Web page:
Friday, November 03, 2006

Brough pushes for further destruction of Aboriginal rights in Australia

by Elliot K - Perth Indymedia 2006-10-04 11:08 AM +0800

October 4, 2006. Mr Brough says the Aboriginal Lands Trust permit system is "inhibiting economic growth" of Aboriginal communities. The permit system, ntroduced in 1972 is designed to help protect the privacy of Aboriginal communities, preserve Aboriginal heritage and culture, safeguard the natural environment and to promote visitor safety...
Following the abolition of the Aboriginal and Torres Strait Islander Commission in March last year, the Federal government are pushing for further denigration of Indigenous rights in Australia.

The permit system that controls access to Aboriginal land in the Northern Territory has been described as "anachronistic and ineffective" in a discussion paper released by the federal Indigenous Affairs Minister, Mal Brough.

It is necessary to get a permit from a land council, traditional owner or the Northern Territory Government to enter Aboriginal land. Mal Brough believes the system has created closed communities removed from media scrutiny.

A discussion paper released today says the permit system has helped create a "monopoly of silence" in communities that has failed to prevent substance abuse and violence. Mr Brough also says the system is inhibiting economic growth.

The paper proposes several reforms, including open access to all public space and scrapping permits for the media. Another option would designate 'restricted areas' and require Aboriginal people to demonstrate why a site should be restricted.

Mal Brough says the total scrapping of the permit system is also being considered. "Let's not live a lie and say that a permit system is somehow going to keep crooks out of these communities," he said. "Clearly the current permit system doesn't work for Aboriginal communities in protecting them from the sort of concerns people have raised. I think now is the time to re-examine it, listen to what people have to say and to give people an opportunity to be part of the full market economy."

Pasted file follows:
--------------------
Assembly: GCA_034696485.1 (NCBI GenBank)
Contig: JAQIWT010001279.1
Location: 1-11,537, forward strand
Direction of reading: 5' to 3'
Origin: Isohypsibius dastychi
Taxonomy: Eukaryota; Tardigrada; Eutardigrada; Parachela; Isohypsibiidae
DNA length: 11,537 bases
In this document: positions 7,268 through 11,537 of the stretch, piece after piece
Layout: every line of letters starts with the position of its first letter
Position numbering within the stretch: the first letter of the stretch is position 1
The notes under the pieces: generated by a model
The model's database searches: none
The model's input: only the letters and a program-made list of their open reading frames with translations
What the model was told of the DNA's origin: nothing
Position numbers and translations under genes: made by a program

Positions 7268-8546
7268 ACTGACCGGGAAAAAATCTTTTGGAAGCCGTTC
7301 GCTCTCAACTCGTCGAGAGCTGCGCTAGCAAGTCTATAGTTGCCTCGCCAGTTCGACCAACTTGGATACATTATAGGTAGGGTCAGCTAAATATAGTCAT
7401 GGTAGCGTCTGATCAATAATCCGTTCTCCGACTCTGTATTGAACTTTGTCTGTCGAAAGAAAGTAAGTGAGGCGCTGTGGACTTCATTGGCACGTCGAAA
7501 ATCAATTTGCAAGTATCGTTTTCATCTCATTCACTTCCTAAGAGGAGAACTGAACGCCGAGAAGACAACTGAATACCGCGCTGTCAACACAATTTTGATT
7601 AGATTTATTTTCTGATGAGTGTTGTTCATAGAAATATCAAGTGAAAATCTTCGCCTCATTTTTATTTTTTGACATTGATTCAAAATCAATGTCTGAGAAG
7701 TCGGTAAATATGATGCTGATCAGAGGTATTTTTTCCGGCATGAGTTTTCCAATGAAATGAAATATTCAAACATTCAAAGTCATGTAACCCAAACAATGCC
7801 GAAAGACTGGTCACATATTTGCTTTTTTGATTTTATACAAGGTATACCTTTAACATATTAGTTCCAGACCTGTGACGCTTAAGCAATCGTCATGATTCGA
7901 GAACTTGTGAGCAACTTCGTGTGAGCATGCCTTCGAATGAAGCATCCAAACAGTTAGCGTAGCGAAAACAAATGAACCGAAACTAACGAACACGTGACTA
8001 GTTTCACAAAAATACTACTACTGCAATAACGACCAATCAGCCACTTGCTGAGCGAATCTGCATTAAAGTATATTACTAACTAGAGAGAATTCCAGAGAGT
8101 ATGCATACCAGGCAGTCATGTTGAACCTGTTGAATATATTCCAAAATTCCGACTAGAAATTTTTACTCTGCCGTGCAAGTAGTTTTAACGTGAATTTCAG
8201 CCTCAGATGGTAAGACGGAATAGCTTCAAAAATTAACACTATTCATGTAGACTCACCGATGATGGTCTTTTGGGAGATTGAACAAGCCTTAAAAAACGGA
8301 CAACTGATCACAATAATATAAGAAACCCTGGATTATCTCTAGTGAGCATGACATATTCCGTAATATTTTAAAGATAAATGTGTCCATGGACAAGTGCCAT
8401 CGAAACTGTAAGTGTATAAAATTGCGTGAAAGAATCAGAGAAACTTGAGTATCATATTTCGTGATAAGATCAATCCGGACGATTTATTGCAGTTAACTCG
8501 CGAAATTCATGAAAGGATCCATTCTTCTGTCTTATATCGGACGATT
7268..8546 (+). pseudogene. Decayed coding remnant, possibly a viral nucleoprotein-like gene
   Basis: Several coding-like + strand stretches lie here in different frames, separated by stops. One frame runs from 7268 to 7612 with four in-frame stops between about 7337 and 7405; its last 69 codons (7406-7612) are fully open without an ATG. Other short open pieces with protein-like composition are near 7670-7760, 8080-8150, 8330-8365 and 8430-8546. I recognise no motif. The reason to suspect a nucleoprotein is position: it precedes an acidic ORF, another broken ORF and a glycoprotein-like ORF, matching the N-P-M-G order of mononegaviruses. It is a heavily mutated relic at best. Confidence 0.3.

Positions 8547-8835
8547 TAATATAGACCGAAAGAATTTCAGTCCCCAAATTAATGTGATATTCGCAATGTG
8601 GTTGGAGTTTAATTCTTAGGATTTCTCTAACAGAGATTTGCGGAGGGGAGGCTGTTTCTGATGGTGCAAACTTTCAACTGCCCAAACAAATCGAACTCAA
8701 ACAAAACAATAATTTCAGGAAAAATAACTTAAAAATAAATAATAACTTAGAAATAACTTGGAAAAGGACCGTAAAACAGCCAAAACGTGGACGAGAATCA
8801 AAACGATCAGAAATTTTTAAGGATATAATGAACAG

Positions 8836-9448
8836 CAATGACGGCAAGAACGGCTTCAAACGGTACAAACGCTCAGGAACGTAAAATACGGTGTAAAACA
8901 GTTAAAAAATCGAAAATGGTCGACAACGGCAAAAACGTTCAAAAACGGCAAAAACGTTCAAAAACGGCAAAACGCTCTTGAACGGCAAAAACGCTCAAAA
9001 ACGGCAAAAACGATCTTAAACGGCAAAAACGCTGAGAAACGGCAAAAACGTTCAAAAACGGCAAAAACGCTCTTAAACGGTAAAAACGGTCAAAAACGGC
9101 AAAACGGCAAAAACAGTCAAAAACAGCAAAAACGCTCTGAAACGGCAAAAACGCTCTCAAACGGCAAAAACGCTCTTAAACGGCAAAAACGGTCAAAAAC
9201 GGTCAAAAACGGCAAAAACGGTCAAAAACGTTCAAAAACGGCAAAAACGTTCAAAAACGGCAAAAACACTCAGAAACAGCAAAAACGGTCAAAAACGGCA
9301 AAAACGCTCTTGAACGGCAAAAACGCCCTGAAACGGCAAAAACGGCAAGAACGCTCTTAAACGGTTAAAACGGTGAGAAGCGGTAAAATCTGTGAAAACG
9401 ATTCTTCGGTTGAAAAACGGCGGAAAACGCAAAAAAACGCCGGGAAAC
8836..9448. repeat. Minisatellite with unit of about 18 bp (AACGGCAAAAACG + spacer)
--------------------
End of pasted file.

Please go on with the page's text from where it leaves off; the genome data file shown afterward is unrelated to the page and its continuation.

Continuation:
The Aboriginal Lands Trust (ALT) was established by the Aboriginal Affairs Planning Authority Act 1972 (AAPA Act). The ALT inherited land previously held by the Native Welfare Department and a number of other State government agencies.

This is made up of reserves (most being reserved for "the use and benefit of Aboriginal inhabitants"), freehold properties, pastoral leases, special purpose leases, one annual renewable lease and one reserve leased from the Water Corporation. The ALT has issued over 200 leases, most of which are for 99 year terms.

The Aboriginal Lands Trust (ALT) is a statutory body established under the Aboriginal Affairs Planning Authority (AAPA) Act 1972. Under the Act, the ALT has responsibility for the overall management of Aboriginal reserves, many of which are leased by the Trust to Aboriginal community corporations. A permit is required to enter a number of the reserves administered by the ALT.

There are two types of permits:

Transit permits:
are required to enter and pass through Aboriginal reserves subject to Part III of the Aboriginal Affairs Planning Authority Act 1972. These permits are generally issued on a short-term basis and usually apply to people in the following circumstances:
o wishing to visit through reserves for tourism or recreation purposes;
o wishing to travel through reserves for tourism, recreation or business purposes (other than mining purposes);
o Visiting art or cultural centres; or
o doing pre-arranged business with communities (such as doing consultation on matters that are of interest to communities).
Transit permits are not applicable to people wishing to enter reserves for mining purposes, except where entry is required for consultation purposes only.

Mining access permits - are required for
o any mining activity (surveying and/or marking out of tenements, fossicking, prospecting, exploring and mining) on any Aboriginal reserve subject to Part III of the Aboriginal Affairs Planning Act 1972; and

o Travelling through such Aboriginal reserves to access mining tenements outside of the reserve for prospecting, exploration or mining purposes.

The Minister for Indigenous Affairs issues mining Entry Permits after seeking the views of the Aboriginal Lands Trust, which in turn must be satisfied that there has been adequate consultation with any resident Aboriginal community and relevant Native Title interests.

ABC News
About Entry Permits - DIA
ATSIC - Wikipedia

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